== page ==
(Acts 9:20-31 NIV)  "At once he began to preach in the synagogues that Jesus is the Son of God. {21} All those who heard him were astonished and asked, "Isn't he the man who raised havoc in Jerusalem among those who call on this name? And hasn't he come here to take them as prisoners to the chief priests?" {22} Yet Saul grew more and more powerful and baffled the Jews living in Damascus by proving that Jesus is the Christ. {23} After many days had gone by, the Jews conspired to kill him, {24} but Saul learned of their plan. Day and night they kept close watch on the city gates in order to kill him. {25} But his followers took him by night and lowered him in a basket through an opening in the wall. {26} When he came to Jerusalem, he tried to join the disciples, but they were all afraid of him, not believing that he really was a disciple. {27} But Barnabas took him and brought him to the apostles. He told them how Saul on his journey had seen the Lord and that the Lord had spoken to him, and how in Damascus he had preached fearlessly in the name of Jesus. {28} So Saul stayed with them and moved about freely in Jerusalem, speaking boldly in the name of the Lord. {29} He talked and debated with the Grecian Jews, but they tried to kill him. {30} When the brothers learned of this, they took him down to Caesarea and sent him off to Tarsus. {31} Then the church throughout Judea, Galilee and Samaria enjoyed a time of peace. It was strengthened; and encouraged by the Holy Spirit, it grew in numbers, living in the fear of the Lord."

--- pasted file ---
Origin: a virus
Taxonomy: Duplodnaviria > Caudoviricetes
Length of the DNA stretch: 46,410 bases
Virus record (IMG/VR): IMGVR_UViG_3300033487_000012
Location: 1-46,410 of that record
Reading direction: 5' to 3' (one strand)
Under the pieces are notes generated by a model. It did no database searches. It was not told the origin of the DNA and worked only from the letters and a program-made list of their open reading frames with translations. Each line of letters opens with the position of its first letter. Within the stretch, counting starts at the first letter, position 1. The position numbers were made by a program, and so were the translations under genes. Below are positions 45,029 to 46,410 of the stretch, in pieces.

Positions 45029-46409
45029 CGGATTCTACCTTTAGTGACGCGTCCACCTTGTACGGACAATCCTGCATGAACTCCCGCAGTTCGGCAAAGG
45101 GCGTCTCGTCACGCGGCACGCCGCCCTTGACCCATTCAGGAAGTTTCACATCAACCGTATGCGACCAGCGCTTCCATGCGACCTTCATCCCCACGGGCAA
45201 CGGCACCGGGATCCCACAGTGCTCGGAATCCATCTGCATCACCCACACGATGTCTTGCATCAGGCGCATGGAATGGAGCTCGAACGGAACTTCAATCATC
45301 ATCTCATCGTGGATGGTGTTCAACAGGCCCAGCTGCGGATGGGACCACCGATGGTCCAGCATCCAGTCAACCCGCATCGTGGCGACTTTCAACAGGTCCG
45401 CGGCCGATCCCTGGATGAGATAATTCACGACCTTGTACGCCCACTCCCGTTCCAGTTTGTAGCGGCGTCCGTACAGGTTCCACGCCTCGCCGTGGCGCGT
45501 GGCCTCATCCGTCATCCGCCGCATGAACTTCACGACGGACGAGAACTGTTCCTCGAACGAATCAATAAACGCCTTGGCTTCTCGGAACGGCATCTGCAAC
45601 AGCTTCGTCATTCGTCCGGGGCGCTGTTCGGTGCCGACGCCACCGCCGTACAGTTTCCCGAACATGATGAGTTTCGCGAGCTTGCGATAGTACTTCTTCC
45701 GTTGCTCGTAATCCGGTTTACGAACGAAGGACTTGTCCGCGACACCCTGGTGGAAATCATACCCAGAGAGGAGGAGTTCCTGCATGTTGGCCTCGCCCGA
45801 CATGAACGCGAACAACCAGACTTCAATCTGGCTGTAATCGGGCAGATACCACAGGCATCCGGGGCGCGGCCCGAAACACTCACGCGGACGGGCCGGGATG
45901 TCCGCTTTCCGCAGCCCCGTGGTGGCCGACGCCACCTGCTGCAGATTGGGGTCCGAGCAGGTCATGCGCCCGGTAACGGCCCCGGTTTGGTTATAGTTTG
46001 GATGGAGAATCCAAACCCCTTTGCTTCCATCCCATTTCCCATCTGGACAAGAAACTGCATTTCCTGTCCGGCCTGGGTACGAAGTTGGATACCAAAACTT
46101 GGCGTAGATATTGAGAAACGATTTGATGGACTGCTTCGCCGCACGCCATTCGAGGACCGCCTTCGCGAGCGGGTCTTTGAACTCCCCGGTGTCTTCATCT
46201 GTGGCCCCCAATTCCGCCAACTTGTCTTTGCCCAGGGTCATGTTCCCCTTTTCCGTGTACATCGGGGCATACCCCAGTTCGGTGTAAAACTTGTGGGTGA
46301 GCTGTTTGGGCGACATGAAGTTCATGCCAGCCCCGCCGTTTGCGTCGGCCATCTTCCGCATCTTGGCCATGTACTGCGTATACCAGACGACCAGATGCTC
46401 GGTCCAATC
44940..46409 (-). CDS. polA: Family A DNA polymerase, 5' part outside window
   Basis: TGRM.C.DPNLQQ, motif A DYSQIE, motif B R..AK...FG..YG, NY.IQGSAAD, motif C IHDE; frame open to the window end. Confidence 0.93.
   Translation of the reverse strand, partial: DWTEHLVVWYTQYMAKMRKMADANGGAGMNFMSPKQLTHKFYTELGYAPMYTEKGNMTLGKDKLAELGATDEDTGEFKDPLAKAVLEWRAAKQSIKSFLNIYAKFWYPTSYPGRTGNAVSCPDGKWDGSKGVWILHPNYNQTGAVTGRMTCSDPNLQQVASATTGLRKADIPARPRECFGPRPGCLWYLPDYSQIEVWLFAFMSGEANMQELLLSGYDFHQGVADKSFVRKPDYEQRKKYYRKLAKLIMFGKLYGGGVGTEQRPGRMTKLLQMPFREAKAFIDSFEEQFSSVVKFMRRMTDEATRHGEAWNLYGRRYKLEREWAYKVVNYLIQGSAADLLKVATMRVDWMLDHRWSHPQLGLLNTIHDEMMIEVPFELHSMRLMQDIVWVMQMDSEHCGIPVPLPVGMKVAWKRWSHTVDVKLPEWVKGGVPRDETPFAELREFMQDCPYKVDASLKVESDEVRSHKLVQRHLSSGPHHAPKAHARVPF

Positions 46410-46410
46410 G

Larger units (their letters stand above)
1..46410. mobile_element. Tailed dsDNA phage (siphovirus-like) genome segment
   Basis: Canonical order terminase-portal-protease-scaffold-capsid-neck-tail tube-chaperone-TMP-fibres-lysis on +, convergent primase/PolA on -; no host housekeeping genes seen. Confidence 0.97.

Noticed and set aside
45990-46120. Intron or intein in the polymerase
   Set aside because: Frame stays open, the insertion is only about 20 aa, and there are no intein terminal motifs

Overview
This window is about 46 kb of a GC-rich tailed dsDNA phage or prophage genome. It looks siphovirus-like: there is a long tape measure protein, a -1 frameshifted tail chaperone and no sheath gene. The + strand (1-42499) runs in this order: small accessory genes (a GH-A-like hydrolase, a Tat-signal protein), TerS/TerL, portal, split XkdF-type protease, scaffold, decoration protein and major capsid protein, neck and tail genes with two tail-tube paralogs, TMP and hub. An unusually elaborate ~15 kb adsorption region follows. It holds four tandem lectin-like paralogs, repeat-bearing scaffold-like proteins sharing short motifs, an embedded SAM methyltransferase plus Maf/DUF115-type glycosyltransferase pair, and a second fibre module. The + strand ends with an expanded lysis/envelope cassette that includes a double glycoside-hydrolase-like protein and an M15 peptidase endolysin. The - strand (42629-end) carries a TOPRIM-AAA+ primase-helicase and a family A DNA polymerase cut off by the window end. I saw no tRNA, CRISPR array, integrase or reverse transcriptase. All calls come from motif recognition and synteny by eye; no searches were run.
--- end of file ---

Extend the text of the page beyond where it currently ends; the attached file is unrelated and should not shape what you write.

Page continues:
Paul met Jesus face to face in a blaze of glory on the Damascus Road. He was struck down and blinded. In the process, Paul became a believer. The fruit of genuine conversion is a changed life, and Paul’s life was definitely changed. Paul had been a “Christian hunter”. Now he became the hunted -- forced to seek refuge among those he had formerly hunted. The early church showed him grace, but many were still suspicious. You cannot be someone’s enemy for years and then presume that they will begin trusting you overnight. You cannot expect those you have harmed in your old life to suddenly forget and forgive, just because you say you have changed. It’s called the “fruit of sin” and we all live with it -- sometimes for years -- sometimes for the rest of our lives. Be patient. Forgiveness, trust, and healing take time, and in many cases, lots of time. -- Friar Tuck’s Word of the Day